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We were getting positive sample results from regions that no one suspected there were any cases.
Suzanne Metcalfe Research project officer, CSIRO

The future of WBE and COVID-19

Despite the availability of vaccines, there is still a need for public health agencies to survey COVID-19 circulation on a mass – and affordable – scale. “WBE is cheaper than individual testing, which costs about $75 per person and gives just a snapshot of a single person at a particular time,” Ahmed says. “If you monitor wastewater, you can potentially screen 100,000 people by analyzing one sample.” Metcalfe adds that "our objective is to basically pick up one infected from one hundred thousand people."

When the COVID-19 infection numbers are finally reduced, it will become harder to detect in the wastewater, as the viral concentration will be very low. Their solution, Ahmed says, “is incorporating other sensitive detection methods – for example, the QIAcuity.” QIAGEN’s QIAcuity nanoplate digital PCR system is designed to find such faint genetic signals. It partitions the sample into 26,000 individual reactions, making it far easier to pinpoint a single positive. Ahmed says, “We believe digital PCR is going to increase the sensitivity at least five- to ten-fold.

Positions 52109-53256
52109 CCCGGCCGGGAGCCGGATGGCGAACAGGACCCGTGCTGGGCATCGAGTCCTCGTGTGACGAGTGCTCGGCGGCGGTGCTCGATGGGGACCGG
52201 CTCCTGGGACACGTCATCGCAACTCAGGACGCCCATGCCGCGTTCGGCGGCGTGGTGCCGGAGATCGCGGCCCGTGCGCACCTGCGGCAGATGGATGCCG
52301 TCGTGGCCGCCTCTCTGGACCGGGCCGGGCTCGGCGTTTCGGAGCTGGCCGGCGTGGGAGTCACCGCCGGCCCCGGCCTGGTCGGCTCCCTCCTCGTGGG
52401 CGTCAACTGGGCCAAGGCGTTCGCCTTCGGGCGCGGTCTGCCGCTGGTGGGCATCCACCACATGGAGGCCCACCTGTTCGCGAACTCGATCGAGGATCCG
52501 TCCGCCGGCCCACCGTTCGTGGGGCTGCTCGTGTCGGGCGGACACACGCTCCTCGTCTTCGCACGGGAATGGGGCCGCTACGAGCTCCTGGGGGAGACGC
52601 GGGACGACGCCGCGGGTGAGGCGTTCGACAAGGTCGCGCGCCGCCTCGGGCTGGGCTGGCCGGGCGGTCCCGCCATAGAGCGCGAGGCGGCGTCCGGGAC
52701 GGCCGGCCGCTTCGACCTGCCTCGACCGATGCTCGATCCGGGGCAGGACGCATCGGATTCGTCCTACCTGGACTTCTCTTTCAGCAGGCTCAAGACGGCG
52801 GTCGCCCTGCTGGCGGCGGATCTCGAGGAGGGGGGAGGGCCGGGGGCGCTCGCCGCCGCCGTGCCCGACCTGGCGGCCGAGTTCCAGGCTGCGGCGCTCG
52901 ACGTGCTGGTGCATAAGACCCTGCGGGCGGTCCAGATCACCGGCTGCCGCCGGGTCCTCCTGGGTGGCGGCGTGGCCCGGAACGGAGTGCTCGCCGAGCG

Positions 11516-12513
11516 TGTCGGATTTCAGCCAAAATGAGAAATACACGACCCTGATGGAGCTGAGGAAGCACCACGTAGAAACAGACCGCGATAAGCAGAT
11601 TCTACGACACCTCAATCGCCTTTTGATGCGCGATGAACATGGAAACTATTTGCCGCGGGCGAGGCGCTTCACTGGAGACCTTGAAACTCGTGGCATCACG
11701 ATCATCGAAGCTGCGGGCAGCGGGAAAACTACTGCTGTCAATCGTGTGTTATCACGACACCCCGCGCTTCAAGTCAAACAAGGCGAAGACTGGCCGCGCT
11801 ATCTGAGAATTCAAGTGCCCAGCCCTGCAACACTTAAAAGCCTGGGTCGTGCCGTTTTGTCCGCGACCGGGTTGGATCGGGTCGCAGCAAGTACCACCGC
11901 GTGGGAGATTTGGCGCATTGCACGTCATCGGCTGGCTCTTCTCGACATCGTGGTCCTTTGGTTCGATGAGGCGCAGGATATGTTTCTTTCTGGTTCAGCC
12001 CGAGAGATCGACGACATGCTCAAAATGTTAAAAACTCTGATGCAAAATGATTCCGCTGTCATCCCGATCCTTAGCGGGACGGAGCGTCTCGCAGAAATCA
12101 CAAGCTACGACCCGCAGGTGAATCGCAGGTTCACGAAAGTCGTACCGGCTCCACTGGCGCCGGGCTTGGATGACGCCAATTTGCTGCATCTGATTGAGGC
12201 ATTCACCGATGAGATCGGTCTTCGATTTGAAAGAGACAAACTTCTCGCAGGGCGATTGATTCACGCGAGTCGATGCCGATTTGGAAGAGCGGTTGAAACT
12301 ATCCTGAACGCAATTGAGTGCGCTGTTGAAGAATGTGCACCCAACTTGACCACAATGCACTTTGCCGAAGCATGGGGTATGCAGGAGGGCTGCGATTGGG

Australia is not the only country using this method. Surveillance testing allows public authorities to collect data from broad sweeps of the population, including people who are not reflected in public-health statistics because they lack access to healthcare. Currently, 70% of all U.S. states are using QIAcuity for ultra-sensitive wastewater detection of SARS-CoV-2 infections, for example. And as COVID-19 is becoming endemic, testing needs will increasingly shift from detecting viruses to monitoring the spread of infectious diseases.

COVID-19, waste, wastewater, analyzing
Surveillance testing can potentially reveal dynamic changes in infections – and mutations – earlier than traditional diagnostic testing, providing public-health officials with near-real-time data about the presence and intensity of the disease. WBE is also being explored for smaller-scale monitoring: sampling wastewater from nursing homes, retirement villages, cruise ships and planes. For example, “We were able to report back to Qantas on which planes came in with positive samples,” says Metcalfe. “Samples were collected from aircraft following outgoing passenger-free and incoming repatriation legs of the journey." Wastewater monitoring results indicated ~90% accuracy of detecting COVID-19 tested by analyzing waste.
Liters of wastewater are being transformed into a sea of information